Only three F1 teams were willing to run in Melbourne

The AlphaTauri garage

The AlphaTauri garage Andy Hone / Motorsport Images

Andy Hone / Motorsport Images

The Red Bull Racing garage in the pit lane

The Red Bull Racing garage in the pit lane Andy Hone / Motorsport Images

Andy Hone / Motorsport Images

Ross Brawn, Managing Director of Motorsports, FOM

Ross Brawn, Managing Director of Motorsports, FOM Andy Hone / Motorsport Images

Andy Hone / Motorsport Images

Christian Horner, Team Principal, Red Bull Racing, arrives in the paddock

Christian Horner, Team Principal, Red Bull Racing, arrives in the paddock Andy Hone / Motorsport Images

Andy Hone / Motorsport Images

Franz Tost, Team Principal, AlphaTauri

Franz Tost, Team Principal, AlphaTauri Andy Hone / Motorsport Images

Andy Hone / Motorsport Images

Screens in front of the Haas garages

Screens in front of the Haas garages Andy Hone / Motorsport Images

Andy Hone / Motorsport Images

The McLaren gantry over the pitbox

The McLaren gantry over the pitbox Andy Hone / Motorsport Images

Andy Hone / Motorsport Images

Red Bull Racing, AlphaTauri and Racing Point were prepared to race, with the remaining teams not wishing to take part. One senior team member who was part of the former group told Motorsport.com: “We’re racers, and we’re here to race.”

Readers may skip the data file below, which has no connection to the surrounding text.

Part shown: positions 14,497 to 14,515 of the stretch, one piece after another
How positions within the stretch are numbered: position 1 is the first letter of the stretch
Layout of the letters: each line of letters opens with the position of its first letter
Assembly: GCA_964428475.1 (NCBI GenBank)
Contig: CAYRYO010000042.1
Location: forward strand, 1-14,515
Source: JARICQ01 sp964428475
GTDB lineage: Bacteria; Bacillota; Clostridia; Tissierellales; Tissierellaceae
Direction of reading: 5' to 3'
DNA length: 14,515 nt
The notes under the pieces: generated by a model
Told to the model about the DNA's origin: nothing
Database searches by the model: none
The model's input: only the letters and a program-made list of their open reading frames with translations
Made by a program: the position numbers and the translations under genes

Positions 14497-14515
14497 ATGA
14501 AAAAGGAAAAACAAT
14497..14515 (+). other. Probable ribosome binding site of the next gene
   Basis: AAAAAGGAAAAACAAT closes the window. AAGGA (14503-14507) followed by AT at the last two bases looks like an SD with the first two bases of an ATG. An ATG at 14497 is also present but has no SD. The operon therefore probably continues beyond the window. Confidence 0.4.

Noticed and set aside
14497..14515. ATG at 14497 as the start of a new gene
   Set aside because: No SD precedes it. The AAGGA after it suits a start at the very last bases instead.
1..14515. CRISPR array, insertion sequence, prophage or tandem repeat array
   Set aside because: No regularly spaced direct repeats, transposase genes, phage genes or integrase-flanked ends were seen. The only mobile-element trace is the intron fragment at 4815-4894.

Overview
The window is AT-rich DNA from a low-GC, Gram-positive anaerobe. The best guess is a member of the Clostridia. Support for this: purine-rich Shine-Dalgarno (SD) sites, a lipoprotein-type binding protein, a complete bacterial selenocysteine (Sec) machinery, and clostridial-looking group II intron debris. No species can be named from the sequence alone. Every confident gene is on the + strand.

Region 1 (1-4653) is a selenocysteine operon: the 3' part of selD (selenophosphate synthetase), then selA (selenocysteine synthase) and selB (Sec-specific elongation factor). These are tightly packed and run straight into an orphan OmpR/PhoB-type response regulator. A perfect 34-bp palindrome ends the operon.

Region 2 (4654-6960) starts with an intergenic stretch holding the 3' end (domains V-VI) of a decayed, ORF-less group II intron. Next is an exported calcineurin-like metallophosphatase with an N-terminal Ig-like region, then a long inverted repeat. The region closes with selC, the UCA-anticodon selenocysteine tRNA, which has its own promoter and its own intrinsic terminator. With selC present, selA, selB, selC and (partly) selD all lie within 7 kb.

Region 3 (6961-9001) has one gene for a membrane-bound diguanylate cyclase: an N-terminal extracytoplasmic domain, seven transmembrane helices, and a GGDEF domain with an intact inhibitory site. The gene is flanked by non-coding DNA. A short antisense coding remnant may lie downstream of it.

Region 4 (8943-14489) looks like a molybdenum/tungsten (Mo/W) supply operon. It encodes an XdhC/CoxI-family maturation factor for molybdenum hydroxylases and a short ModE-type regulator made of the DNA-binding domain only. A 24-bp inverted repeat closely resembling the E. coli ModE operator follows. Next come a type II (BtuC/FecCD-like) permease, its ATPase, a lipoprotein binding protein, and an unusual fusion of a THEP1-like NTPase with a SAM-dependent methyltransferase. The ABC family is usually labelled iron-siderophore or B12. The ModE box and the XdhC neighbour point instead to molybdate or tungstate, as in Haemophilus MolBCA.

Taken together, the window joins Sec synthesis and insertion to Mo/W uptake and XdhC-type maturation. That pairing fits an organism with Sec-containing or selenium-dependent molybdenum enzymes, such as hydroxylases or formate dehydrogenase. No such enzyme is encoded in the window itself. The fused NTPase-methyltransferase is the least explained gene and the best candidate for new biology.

The teams’ positions became clear at meeting with F1's managing director of motorsports Ross Brawn at a hotel in downtown Melbourne late last night, following the announcement that McLaren would not compete after a team member was tested positive for coronavirus.

The majority of the teams wanted to cancel the race, but Christian Horner, Franz Tost and Otmar Szafnauer said their teams would take part unless the authorities say that the race can’t run in health grounds. They were ready to commit initially to running on Friday – with the proviso that if any more cases were confirmed in the paddock, they would not continue.

That triggered a complex overnight legal discussion between F1, the FIA and the Victorian government on what to do next and who would be responsible for the decision, with all the obvious financial implications. Mercedes, Ferrari and Renault – three teams with manufacturer backing – were vehemently opposed to the event going ahead, with the world champions writing a letter explaining its decision.

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On Friday morning only skeleton crews from each team arrived at the track. The pitlane garages of Ferrari and Mercedes remained closed as of 10am, an hour before FP1, which is a breach of the regulations. Renault’s garage was open but its cars were still in parc ferme condition, with covers on them.

The remaining six teams had their garages open but only three were making serious preparation to run had the track opened on time.